As my confidence sky-rocketed, I turned into what I thought was the big one, the Passo Giau; I stepped on the pedals and started riding past everyone around me. You can imagine my surprise as the road sloped back downwards just 2.3 short kms later. Closer inspection of the handy profile (above) on the reverse of the bike number uncovered it’s true identity: Belvedere di Colle Santa Lucia. By the time I’d read the name my surprise had morphed into concern, which then developed into acute anguish as I discovered my remaining gel had burst in my pocket. It’s a tough climb. There’s no hiding echoed in my mind as the real Giau quickly revealed itself.

Considering it’s only 9.9k I found this climb a great deal harder than anything Hautes Pyrenees threw at me – maybe it was the cumulative affect of the previous five, but 9.3% average brought me nearly to a standstill. I vividly remember the screaming back pain after the first 3k, but little else bar the very very brief respite provided by the flat bridges crossing the river. I sometimes suffer lower back pain – in the Chilterns last year in particular – and it must be to do with how I put power through the pedals on steep hills. I’ve done plenty of core, I can hold an aero position for hours with no issues, but when climbing steep roads of 10% ish upwards….. Alternating from seated to standing made it worse and I even had to stop to stretched it out twice. I finally made it to the top and wearily jostled my way through the water station before descending to the final climb of the day.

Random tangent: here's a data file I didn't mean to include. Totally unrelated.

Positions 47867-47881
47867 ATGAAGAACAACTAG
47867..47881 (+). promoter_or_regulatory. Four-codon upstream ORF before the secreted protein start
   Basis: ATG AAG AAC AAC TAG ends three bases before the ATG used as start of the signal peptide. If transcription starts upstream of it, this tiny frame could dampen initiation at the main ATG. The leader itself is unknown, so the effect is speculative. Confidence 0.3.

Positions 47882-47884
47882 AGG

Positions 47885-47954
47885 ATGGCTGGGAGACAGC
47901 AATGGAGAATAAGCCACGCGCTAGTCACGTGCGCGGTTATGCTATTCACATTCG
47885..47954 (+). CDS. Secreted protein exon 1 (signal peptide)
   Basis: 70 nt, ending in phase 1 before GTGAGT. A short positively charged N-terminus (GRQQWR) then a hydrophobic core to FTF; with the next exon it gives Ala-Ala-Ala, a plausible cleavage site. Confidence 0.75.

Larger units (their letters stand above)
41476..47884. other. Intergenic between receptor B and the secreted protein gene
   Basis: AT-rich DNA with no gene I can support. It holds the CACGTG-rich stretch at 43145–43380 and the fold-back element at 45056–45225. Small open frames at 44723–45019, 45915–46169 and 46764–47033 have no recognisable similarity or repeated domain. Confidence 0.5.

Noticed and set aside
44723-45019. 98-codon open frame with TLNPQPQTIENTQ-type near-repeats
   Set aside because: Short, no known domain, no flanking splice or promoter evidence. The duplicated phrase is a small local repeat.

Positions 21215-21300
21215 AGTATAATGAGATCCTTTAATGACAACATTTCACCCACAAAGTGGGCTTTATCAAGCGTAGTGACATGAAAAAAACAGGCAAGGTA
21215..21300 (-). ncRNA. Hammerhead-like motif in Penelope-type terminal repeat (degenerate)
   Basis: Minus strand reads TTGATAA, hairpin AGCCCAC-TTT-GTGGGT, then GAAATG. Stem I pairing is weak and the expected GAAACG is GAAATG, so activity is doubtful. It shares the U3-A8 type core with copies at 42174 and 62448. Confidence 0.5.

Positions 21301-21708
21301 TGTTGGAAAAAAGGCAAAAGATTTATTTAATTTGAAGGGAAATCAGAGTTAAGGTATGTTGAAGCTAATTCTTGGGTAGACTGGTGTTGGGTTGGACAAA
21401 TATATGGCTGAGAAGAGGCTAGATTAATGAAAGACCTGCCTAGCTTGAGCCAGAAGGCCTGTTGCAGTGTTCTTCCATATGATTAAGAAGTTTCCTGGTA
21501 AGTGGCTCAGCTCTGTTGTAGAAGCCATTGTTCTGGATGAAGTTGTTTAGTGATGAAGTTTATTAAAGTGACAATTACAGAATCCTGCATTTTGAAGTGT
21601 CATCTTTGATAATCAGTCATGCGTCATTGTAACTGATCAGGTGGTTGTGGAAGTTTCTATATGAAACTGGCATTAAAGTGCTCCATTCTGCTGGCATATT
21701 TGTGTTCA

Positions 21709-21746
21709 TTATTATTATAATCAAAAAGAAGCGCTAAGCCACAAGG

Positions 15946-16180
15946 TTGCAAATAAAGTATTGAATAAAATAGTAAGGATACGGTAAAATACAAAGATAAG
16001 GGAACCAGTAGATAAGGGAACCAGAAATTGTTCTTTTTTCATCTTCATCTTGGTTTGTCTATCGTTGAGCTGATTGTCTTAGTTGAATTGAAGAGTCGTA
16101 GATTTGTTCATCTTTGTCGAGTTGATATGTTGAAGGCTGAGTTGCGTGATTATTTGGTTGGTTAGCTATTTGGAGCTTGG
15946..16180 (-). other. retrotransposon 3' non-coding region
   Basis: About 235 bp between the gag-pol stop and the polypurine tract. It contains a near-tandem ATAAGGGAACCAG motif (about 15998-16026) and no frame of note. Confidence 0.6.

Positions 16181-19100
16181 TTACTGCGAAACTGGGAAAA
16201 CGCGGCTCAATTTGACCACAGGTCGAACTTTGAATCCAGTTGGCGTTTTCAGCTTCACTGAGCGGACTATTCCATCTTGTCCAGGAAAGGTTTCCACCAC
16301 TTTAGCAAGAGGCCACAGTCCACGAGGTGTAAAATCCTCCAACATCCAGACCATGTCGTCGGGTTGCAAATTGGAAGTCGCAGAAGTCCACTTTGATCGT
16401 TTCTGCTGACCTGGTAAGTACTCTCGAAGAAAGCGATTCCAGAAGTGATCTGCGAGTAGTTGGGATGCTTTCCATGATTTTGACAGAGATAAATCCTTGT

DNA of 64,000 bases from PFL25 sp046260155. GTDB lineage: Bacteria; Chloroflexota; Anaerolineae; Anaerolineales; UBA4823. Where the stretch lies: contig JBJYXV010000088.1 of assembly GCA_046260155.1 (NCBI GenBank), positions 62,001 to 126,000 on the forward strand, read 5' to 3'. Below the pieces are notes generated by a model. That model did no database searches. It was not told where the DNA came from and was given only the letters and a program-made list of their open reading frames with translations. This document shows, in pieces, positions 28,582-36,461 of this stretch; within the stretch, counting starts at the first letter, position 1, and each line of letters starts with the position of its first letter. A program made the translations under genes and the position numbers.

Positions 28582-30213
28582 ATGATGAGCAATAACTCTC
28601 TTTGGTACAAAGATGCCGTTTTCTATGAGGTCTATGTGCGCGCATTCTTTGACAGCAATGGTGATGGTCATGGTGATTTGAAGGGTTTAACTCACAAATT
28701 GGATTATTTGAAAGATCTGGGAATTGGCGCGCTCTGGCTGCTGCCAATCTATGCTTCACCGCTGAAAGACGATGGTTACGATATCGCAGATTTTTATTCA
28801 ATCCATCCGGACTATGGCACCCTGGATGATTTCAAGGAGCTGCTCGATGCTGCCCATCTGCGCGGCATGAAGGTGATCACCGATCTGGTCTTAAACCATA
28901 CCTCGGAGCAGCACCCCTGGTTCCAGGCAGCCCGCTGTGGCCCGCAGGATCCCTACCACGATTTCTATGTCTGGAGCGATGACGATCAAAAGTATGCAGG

Passo Falzarego was a breeze in comparison, starting gently I cracked along at 17-18mph, then slowed down to 10mph as it gradually ramped up. Not long to go before the descent to the finish I told myself. At 2117m I crested the summit to immense relief. I coasted past the final feed station, just a fast downhill and a short time trial back to Corvara left.

30 seconds later my tardy study of the route map bit again. Falzarego turns into Valparola thanks to a sharp left turn at a roundabout and a steep 1.2k takes you further up to 2200m. I was very close to breaking point and it took a real deep emotional dig to turn the pedals as the summit hovered just out of grasp. At the top I stopped again, slumped over the handle bars, relieved to be on level ground; I needed to compose myself.